Committee on the Rights of the Child
Concluding observations on the report submitted by Portugal under article 8, paragraph 1, of the Optional Protocol to the Convention on the Rights of the Child on the involvement of children in armed conflict *
The Committee considered the initial report of Portugal (CRC/C/OPAC/PRT/1) at its 1862nd meeting (see CRC/C/SR.1862), held on 23 January 2014, and adopted at the 1875th meeting, held on 31 January 2014, the following concluding observations.
The Committee welcomes the submission of the State party’s initial report and its written replies to the list of issues (CRC/C/OPAC/PRT/Q/1/Add.1) and expresses its appreciation of the constructive dialogue with the multisectoral delegation.
The Committee reminds the State party that the present concluding observations should be read in conjunction with its concluding observations on the State party’s third and fourth periodic reports under the Convention on the Rights of the Child (CRC/C/PRT/CO/3-4) and initial report under the Optional Protocol on the sale of children, child prostitution and child pornography (CRC/C/OPSC/PRT/CO/1), both adopted on 31 January 2014.
The Committee notes with appreciation the State party’s ratification of:
(a)Optional Protocol to the Convention on the Rights of the Child on a communications procedure on 24September 2013;
(b)Rome Statute of the International Criminal Court on 5 February 2002.
The Committee welcomes the various positive measures taken in areas relevant to the implementation of the Optional Protocol, in particular:
(a)Declaration, made at the time of the ratification, that the minimum age for voluntary recruitment in the State party is 18 years;
(b)Article 16 of the Constitution of Portugal, which allows the Optional Protocol to be directly invoked before the courts and applied by national authorities in the State party;
(c)The promulgation of Act No. 31/2004, of 22 July 2004 which adapted Portuguese penal legislation to the Rome Statute of the International Criminal Court;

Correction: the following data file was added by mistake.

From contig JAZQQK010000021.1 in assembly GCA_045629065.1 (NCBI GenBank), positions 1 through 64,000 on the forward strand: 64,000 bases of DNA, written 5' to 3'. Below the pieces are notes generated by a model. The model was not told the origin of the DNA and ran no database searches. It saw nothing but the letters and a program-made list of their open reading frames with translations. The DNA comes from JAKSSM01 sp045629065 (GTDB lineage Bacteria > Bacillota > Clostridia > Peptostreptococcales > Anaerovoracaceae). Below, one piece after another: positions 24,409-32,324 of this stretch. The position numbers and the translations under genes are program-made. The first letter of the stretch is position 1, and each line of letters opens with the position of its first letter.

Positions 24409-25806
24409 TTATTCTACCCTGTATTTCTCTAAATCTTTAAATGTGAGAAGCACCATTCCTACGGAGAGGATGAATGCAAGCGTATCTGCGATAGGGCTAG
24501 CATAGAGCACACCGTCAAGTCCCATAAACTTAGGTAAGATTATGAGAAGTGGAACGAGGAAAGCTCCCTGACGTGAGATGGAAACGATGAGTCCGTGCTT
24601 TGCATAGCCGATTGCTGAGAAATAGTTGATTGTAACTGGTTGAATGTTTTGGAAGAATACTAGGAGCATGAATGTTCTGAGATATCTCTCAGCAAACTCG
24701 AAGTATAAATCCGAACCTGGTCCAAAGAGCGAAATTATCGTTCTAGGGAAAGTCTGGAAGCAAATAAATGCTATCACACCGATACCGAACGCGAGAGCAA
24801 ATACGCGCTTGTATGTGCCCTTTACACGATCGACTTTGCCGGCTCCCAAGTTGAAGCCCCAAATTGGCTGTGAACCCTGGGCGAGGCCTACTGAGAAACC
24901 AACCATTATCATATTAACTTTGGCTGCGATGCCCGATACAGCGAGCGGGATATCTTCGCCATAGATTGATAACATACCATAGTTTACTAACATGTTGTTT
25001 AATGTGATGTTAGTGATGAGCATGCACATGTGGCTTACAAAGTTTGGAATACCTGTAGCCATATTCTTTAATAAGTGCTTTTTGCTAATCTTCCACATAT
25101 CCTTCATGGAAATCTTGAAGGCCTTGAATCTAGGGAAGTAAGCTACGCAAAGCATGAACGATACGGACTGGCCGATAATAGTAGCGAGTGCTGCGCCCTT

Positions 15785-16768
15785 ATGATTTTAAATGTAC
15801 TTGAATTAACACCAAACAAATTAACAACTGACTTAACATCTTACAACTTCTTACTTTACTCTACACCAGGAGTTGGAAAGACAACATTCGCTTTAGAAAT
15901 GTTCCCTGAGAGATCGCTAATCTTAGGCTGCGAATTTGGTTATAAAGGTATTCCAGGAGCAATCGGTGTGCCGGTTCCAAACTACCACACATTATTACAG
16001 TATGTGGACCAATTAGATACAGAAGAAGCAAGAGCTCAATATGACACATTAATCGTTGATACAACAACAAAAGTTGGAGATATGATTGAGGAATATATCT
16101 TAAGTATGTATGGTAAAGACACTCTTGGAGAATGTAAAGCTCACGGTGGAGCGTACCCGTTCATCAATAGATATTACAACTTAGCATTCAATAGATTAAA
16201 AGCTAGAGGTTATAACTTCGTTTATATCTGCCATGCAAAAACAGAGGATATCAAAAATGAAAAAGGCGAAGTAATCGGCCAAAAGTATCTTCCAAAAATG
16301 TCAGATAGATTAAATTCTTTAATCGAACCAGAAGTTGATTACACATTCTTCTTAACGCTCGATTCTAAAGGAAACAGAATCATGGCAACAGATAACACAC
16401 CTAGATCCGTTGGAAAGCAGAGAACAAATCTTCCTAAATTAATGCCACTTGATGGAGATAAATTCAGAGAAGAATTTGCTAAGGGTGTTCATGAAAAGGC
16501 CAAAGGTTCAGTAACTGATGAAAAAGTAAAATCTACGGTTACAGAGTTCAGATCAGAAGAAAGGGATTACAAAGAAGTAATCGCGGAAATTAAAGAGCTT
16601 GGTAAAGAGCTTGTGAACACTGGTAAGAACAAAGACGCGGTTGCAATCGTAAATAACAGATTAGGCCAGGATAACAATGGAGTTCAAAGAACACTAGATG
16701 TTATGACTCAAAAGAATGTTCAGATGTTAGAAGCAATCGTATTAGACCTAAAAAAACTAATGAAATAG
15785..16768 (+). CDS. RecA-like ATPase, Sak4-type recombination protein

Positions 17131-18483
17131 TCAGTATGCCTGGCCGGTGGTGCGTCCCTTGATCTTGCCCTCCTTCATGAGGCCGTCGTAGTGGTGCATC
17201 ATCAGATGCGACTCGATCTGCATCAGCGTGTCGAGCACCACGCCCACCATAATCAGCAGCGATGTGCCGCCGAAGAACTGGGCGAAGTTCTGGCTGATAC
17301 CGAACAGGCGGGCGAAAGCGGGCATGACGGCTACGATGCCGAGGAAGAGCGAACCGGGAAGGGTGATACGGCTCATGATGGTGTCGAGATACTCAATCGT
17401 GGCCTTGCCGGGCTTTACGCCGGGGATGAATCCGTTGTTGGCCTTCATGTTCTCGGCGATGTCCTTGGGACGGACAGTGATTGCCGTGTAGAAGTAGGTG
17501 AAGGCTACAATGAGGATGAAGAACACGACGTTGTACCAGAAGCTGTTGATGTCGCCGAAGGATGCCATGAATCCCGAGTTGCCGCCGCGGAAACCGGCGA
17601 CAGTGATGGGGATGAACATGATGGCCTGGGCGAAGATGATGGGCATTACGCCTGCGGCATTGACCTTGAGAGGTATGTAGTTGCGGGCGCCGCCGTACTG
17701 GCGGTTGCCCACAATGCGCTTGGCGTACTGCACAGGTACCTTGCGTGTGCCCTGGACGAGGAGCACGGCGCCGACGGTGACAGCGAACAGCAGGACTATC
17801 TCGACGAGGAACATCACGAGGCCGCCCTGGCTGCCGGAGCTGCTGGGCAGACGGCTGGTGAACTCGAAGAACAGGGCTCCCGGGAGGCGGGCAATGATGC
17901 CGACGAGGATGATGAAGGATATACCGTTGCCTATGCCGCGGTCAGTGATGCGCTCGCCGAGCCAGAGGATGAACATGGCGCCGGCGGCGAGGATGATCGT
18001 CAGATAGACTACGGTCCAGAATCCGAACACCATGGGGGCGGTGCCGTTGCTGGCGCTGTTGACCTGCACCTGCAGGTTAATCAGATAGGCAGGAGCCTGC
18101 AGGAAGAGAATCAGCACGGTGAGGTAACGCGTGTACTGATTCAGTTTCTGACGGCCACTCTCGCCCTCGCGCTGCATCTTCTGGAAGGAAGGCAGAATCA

(d)The adoption of National Action Plan on Security Council resolution 1325 (2000), 2009–2014, in August 2009.
III.General measures of implementation
While the Committee notes the existence of the Portuguese National Human Rights Committee, an interministerial body to coordinate all governmental actions on human rights, it is concerned about the lack of a specialized coordination mechanism among the relevant agencies to ensure the implementation of the Optional Protocol.
The Committee recommends that the State party take all the necessary measures to ensure an effective coordination of the implementation of the Optional Protocol at the national, provincial and district levels, and provide sufficient human, technical and financial resources to the coordination mechanism. It recommends that the State party include information thereon in its next periodic report.
Dissemination and awareness-raising
The Committee is concerned that the State party has not widely disseminated the principles and provisions of the Optional Protocol among the members of the Armed Forces and the general public, including children and their families.
Pursuant to article 6, paragraph 2, of the Optional Protocol, the Committee recommends that the State party enhance its efforts to make the principles and provisions of the Optional Protocol widely known to the members of the A rmed F orces , the public at large and children in particular, including through greater involvement of the media in awareness-raising programmes.
While noting that the training of all military officials, including those deployed to peacekeeping missions, includes a module on human rights and international humanitarian law, the Committee regrets the lack of specific training on children’s rights and the provisions of the Optional Protocol in the curricula provided for military and law enforcement personnel, including those involved in international peacekeeping operations.
The Committee recommends that the Optional Protocol be systematically included in the training of all relevant professional groups, in particular the A rmed F orces and members of international peacekeeping forces, law enforcement and immigration officers, prosecutors, lawyers, judges, social workers, medical professionals, teachers, media professionals and local and district officials.